Deferential though colonial society was, it was not an aristocracy. If England was unusually republican compared to the Continent, the colonies were unusually egalitarian compared to England. There was no legal support in the colonies for aristocratic titles or privileges, nor a branch of the colonial legislatures to specifically represent aristocratic interests. The better elements in colonial society did not have a clearly delineated function or even a sharply focused identity. In America, it was always possible to rise, Benjamin Franklin style, from obscurity to honored position.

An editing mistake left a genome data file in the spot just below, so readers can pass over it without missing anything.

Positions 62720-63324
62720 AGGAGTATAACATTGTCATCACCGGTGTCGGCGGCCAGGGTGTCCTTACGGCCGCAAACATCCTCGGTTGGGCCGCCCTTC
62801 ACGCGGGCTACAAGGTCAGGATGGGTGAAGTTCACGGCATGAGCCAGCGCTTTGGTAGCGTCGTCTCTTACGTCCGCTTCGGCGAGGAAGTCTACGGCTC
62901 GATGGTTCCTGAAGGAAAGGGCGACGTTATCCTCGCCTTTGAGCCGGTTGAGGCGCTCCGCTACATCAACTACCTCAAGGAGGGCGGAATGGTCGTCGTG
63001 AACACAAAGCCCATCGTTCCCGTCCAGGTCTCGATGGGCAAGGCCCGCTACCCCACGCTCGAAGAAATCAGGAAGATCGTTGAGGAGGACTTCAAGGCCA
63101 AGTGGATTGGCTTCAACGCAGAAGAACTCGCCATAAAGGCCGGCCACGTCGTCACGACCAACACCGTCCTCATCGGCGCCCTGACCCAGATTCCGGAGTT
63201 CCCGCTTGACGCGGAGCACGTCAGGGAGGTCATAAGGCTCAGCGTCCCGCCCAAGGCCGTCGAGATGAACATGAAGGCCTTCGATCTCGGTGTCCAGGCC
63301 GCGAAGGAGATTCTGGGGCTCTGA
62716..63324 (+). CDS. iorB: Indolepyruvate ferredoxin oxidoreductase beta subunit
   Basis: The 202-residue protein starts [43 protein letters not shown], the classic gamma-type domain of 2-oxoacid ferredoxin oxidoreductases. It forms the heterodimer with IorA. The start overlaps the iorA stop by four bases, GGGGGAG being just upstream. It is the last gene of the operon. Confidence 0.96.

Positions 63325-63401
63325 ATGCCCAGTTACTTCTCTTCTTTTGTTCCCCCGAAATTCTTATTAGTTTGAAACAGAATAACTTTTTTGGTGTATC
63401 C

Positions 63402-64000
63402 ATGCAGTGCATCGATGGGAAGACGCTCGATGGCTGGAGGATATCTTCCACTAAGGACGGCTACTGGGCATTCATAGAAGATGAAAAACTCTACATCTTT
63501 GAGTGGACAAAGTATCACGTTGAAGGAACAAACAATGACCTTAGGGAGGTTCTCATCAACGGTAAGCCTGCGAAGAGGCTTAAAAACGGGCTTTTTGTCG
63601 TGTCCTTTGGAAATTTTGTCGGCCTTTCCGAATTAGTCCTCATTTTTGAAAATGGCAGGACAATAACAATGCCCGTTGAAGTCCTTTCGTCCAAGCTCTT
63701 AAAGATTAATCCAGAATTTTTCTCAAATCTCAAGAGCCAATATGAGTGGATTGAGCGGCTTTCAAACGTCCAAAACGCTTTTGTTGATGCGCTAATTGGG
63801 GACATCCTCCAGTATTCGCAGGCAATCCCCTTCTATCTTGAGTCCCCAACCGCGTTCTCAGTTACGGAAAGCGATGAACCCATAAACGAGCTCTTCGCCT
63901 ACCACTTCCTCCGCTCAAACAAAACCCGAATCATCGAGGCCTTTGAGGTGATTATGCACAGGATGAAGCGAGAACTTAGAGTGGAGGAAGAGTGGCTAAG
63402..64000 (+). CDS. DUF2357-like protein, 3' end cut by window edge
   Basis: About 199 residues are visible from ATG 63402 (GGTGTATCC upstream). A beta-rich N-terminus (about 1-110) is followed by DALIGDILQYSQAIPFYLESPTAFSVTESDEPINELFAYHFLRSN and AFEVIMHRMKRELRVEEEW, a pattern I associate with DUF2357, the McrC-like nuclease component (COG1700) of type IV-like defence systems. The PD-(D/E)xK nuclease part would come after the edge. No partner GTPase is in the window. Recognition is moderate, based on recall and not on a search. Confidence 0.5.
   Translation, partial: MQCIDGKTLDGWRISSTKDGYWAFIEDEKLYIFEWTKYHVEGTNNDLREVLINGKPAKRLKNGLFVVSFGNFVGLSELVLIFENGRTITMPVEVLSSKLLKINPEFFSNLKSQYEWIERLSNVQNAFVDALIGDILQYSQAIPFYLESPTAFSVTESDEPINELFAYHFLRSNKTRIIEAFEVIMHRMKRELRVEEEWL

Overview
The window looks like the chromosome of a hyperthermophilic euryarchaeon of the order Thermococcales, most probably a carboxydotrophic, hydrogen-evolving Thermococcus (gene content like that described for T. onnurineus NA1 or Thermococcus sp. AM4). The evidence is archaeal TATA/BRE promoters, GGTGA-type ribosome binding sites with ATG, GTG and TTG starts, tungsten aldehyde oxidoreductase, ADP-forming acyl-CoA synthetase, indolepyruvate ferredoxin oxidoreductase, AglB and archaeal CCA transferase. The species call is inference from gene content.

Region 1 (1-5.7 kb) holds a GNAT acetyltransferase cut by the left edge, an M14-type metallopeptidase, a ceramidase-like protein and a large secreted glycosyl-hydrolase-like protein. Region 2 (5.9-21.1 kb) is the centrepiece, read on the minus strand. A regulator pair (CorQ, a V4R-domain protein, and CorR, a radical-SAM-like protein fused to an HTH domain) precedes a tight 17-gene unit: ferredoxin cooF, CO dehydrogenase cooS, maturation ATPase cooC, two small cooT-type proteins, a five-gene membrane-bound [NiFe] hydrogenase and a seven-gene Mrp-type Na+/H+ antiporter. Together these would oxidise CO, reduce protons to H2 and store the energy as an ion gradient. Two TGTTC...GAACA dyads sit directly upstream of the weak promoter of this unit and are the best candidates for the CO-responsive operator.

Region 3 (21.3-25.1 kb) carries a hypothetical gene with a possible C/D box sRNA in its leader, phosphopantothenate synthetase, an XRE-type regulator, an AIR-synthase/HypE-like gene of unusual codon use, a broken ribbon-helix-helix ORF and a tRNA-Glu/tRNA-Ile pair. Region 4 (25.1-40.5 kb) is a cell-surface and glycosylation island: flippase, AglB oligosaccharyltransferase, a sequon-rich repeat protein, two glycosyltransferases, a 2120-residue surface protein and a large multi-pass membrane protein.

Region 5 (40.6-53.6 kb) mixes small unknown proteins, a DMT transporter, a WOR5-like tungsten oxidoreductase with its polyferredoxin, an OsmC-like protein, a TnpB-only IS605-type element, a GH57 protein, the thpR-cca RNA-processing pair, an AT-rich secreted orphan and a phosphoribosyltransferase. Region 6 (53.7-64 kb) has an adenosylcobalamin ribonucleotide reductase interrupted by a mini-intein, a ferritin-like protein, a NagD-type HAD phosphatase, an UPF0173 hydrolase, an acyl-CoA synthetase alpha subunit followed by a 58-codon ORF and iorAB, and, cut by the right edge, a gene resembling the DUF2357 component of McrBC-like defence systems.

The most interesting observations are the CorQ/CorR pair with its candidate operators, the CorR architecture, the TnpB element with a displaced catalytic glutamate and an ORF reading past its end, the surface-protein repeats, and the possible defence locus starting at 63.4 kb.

So compared to England, the colonies were renegade, individualistic, and distrustful of authority. The Americans were a special breed. Well before the Revolution, they were said to possess a characteristic individualism, optimism, and enterprise. Even among the stern Puritans, belief in the primacy of self-control and self-mastery led to a form of child-rearing that emphasized the internalization of social norms rather than deference to external authority. Cotton Mather's 1710Bonifacius: Or Essays to Do Good,borrowing directly from John Locke's writings on education, urged discipline of children based on the withdrawal of affection rather than on physical punishment. He wanted a practice of childrearing so that children "shall fear to offend me, and yet heartily love to see me."